Deepstash brings you key ideas from the most inspiring articles like this one:
Read more efficiently
Save what inspires you
Save all ideas
The first words you write are the first draft. Writing is thinking. You'll rarely know what exactly you want to say when you start writing.
The time you put into editing, reworking and refining turns your first draft into a second draft, and then into a third. If you keep refining it over days or weeks or even years, it eventually becomes something great.
Most writing mistakes are widespread, but good writers just get better at spotting them. Some things you'll learn to watch for are:
When you write something, you get very close to it. It is nearly impossible to distance yourself from it straight away to edit properly.
The longer you can leave a draft before editing, the better. Half an hour to two days is enough of a break to edit well. When you do edit, read your work out loud. You'll catch more problems and get a better feel for how everything flows.
The beginning of anything you write is the most important part. If you don't catch someone's attention at the start, you won't hold it later.
You should spend a disproportionate amount of time working on the first few sentences, paragraphs, or pages.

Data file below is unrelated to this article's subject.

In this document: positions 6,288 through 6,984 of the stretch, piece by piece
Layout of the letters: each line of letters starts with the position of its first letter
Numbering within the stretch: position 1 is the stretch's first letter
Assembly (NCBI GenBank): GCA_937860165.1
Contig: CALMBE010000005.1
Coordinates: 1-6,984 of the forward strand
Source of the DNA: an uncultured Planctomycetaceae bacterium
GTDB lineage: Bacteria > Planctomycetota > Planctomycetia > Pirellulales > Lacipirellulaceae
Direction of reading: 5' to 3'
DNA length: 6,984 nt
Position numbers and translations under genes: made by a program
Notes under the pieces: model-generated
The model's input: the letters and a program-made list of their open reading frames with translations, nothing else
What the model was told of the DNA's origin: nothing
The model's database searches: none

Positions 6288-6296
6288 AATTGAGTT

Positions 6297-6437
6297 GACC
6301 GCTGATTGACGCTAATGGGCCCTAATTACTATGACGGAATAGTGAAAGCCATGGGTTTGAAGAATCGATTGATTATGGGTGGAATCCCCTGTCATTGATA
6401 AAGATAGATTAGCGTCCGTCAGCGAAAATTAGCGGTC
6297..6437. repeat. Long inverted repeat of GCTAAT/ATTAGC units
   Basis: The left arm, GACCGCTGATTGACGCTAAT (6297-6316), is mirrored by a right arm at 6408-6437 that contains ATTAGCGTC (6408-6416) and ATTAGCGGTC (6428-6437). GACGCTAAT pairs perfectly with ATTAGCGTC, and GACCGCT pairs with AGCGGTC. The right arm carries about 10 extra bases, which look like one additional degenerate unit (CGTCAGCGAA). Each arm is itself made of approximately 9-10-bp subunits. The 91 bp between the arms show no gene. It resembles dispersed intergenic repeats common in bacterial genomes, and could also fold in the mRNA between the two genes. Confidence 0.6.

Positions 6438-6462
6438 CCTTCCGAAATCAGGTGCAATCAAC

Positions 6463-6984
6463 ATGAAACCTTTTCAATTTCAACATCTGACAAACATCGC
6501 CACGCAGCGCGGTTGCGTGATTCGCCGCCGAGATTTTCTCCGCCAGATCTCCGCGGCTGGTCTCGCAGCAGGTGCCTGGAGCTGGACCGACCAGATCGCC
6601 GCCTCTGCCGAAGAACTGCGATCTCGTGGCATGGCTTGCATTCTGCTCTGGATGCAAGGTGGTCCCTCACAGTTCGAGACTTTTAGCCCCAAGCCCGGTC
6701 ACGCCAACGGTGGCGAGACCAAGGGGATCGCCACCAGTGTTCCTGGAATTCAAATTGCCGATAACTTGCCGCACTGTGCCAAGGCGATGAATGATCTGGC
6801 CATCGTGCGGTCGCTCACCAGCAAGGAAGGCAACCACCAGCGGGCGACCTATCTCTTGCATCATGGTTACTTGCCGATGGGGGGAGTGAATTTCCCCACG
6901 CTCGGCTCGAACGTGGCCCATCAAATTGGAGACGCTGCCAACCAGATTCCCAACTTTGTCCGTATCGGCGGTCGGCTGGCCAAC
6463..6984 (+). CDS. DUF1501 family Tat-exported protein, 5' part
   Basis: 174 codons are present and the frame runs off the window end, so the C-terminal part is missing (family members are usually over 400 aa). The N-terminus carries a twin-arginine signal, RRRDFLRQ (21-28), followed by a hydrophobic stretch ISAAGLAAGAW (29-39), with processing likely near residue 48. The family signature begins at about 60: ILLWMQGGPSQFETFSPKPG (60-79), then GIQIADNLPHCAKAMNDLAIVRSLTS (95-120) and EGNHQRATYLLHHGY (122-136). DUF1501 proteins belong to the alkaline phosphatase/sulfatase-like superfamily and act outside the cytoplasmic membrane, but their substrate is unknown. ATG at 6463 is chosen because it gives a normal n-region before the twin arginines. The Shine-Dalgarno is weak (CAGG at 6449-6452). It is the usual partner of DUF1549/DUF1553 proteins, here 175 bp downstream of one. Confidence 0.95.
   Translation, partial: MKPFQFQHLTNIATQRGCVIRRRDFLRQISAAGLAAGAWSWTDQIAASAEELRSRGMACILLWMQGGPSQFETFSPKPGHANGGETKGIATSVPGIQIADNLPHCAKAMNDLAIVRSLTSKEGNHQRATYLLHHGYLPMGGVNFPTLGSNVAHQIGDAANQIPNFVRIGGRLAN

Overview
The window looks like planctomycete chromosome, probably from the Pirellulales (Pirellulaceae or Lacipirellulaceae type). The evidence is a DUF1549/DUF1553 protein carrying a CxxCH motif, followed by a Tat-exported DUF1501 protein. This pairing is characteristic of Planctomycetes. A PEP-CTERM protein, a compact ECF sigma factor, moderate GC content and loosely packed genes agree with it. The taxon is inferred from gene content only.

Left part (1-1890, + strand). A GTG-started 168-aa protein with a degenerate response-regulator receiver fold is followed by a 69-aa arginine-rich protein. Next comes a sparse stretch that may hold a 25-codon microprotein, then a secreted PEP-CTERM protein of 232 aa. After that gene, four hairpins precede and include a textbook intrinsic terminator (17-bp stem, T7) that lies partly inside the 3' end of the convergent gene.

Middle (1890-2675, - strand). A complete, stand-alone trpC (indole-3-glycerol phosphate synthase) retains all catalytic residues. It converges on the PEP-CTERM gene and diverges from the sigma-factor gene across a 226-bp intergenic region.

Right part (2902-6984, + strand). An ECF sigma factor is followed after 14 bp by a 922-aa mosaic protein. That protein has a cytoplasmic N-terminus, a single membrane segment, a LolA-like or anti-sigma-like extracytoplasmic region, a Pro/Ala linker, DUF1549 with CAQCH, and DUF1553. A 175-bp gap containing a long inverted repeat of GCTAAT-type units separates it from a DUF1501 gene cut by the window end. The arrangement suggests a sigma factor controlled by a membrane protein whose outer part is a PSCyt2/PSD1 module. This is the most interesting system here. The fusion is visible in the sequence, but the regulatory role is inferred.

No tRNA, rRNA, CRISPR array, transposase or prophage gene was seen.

The structure is what your writing hangs on.
A recommended how-to guide on writing good, clear English is “The Elements of Style” by William Strunk Jr. and E.B. White.
SIMILAR ARTICLES & IDEAS:
An essay exists at multiple levels:
A good essay works at every one of those levels simultaneously.
Writing begins with these 3 steps:
You’re going on the record as someone who thinks about why they do what they do, and understands how each decision affects the results. And developing this knack for critical thinking will also make you better at what you do.
Nobody wants to read anything you write at work. It's not personal though. We just happen to live in a world where there is so much information asking for our attention.
We can take a...
Things that are rare and dwindling become more attractive and are perceived as more valuable. The less we write, the more valuable our writing becomes.
Refrain from responding immediately. If another recipient should answer, give the person the right of first response. Ask yourself:
We long for clarity and for other people to say what they mean in as few words as possible.
Making wordy sentences that lose their fluency due to needless complexity in a text negatively affects the receiver of your message. In short: big is bad.